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Lawmakers, advocates urge Youngkin to approve drug affordability board

Morris speaks at a podium as lawmakers and advocates listen
Shaban Athuman
VPM News
Savannah Morris, who lives with Crohn's Disease, gives remarks about her experience as Victor McKenzie Jr., left, Substance Abuse and Addiction Recovery Alliance of Virginia, listens along with Sen. Schuyler VanValkenburg, D-Henrico, Del. Destiny LeVere Bolling, D-Henrico, and Rhena Hicks, Freedom Virginia, on Wednesday, April 3, 2024 at Diversity Thrift in Richmond, Virginia.

The panel would review medications and place upper-payment limits on as many as 12 drugs per year.

Savannah Morris has lived with Crohn’s disease for about a decade.

On Wednesday, she and other advocates spoke at Diversity Richmond in support of two General Assembly bills that would create a Prescription Drug Affordability Board in Virginia.

Morris said she’s cut back on Crohn’s medication because of its cost.

“Between paying the debt from my surgeries, college tuition and school fees, supplies for my ileostomy bag and medications related to my mental health,” Morris said, “I've had to make hard decisions about what I can and can't afford.”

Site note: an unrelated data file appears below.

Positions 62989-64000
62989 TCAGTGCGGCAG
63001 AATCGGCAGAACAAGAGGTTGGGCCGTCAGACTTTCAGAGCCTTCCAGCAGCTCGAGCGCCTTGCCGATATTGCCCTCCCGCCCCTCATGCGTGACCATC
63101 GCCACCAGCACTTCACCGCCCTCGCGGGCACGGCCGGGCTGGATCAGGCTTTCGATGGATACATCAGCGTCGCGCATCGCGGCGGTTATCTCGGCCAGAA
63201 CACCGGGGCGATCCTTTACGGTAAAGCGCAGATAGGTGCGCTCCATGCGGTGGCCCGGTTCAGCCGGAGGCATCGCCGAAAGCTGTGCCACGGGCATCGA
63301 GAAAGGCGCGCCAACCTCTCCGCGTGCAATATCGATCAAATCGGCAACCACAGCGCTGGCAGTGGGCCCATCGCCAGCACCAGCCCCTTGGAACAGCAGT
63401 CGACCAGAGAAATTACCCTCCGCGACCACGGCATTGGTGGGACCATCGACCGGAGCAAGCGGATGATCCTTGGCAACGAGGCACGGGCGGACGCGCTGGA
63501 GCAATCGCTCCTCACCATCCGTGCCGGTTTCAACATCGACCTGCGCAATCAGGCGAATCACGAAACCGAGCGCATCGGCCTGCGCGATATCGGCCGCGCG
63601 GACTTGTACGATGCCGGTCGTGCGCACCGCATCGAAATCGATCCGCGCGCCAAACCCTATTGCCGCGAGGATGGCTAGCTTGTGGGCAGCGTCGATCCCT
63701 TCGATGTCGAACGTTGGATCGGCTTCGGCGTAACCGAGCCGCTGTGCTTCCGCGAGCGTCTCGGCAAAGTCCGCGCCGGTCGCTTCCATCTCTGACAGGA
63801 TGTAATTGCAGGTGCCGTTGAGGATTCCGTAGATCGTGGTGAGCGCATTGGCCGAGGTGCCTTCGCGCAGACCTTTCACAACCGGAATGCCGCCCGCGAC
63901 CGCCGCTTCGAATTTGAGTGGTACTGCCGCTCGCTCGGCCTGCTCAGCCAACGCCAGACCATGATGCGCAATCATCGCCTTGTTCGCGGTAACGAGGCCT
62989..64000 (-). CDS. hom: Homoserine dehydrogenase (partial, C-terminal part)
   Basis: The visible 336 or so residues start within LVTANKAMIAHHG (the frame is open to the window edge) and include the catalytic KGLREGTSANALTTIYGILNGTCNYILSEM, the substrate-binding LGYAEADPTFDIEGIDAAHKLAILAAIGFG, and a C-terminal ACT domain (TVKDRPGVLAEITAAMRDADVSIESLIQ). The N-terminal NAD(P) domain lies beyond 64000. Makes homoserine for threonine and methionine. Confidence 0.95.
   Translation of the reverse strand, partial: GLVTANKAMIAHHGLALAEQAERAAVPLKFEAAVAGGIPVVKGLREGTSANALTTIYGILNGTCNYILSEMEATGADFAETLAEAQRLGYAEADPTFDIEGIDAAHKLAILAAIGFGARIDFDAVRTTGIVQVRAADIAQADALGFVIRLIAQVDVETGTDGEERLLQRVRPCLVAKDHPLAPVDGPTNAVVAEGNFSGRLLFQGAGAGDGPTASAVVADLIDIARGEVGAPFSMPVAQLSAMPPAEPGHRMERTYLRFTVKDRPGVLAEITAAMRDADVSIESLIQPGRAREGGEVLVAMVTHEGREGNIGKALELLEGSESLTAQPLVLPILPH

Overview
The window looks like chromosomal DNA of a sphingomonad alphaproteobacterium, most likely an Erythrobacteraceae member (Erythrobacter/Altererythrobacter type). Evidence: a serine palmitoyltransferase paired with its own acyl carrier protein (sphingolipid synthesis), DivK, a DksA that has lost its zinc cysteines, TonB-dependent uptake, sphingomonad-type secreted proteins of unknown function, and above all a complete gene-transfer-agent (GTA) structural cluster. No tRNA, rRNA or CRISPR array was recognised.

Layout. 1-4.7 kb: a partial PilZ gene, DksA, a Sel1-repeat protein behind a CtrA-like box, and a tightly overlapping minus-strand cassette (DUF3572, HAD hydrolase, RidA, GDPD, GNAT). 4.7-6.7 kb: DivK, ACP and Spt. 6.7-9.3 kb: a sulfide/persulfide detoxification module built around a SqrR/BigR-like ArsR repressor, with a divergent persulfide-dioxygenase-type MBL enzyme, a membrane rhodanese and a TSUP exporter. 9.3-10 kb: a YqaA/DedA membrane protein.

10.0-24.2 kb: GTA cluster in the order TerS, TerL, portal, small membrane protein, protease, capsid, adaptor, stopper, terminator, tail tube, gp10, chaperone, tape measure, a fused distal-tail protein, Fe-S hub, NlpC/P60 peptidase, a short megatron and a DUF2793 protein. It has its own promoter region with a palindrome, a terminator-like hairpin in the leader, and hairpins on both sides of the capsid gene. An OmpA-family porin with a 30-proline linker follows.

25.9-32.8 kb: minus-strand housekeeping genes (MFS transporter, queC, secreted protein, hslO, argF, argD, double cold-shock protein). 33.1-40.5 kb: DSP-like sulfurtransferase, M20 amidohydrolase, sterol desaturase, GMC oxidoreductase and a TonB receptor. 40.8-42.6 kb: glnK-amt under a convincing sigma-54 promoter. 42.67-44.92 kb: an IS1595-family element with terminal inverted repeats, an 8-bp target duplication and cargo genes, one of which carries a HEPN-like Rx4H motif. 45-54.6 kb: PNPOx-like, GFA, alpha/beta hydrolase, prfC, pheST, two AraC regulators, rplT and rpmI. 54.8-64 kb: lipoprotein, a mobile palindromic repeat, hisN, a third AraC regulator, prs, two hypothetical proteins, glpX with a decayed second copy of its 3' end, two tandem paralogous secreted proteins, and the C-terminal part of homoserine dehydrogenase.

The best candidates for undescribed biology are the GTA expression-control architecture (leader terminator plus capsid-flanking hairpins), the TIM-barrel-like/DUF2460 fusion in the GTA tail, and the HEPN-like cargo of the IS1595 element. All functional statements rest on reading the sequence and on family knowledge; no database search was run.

A three-month supply of ileostomy materials can set her back over $2,000, she said — and that’s in addition to prescription medication she often changes to match her changing Crohn’s symptoms.

Morris joined members of Virginia for Affordable Medicine to wrap up a three-day tour to bolster support for the legislation alongside Sen. Schuyler VanValkenburg (D-Henrico) and Del. Destiny LeVere Bolling (D-Henrico).

A Prescription Drug Affordability Board would have the ability to review medications and place upper-payment limits on as many as 12 drugs per year that it deems an affordability risk.

Proponents of the legislation have said it’s essential for many Virginians — and a popular policy choice. Recent polls suggest a majority of Virginians across the political spectrum support additional regulations to lower drug prices, including an affordability board.

In a Cardinal News opinion piece, Harry Gewanter — a Richmond pediatrician and former Medical Society of Virginia president — criticized the proposal, writing that the board would only have power to limit the list price of medication, not the final cost to consumers.

“Once a manufacturer sets a list price, it goes through a series of complex price negotiations within the supply chain before reaching the patient,” Gewanter wrote. “Middlemen, known as pharmacy benefit managers (PBMs), are subcontractors hired by employers, health insurers and government agencies. PBMs determine a drug’s placement on formularies, whether there is a copay or coinsurance and how much, and what patients actually pay at the pharmacy counter.”

Republican Gov. Glenn Youngkin has until April 8 to act on all remaining General Assembly legislation.

Patrick Larsen is VPM News' environment and energy reporter, and fill-in host.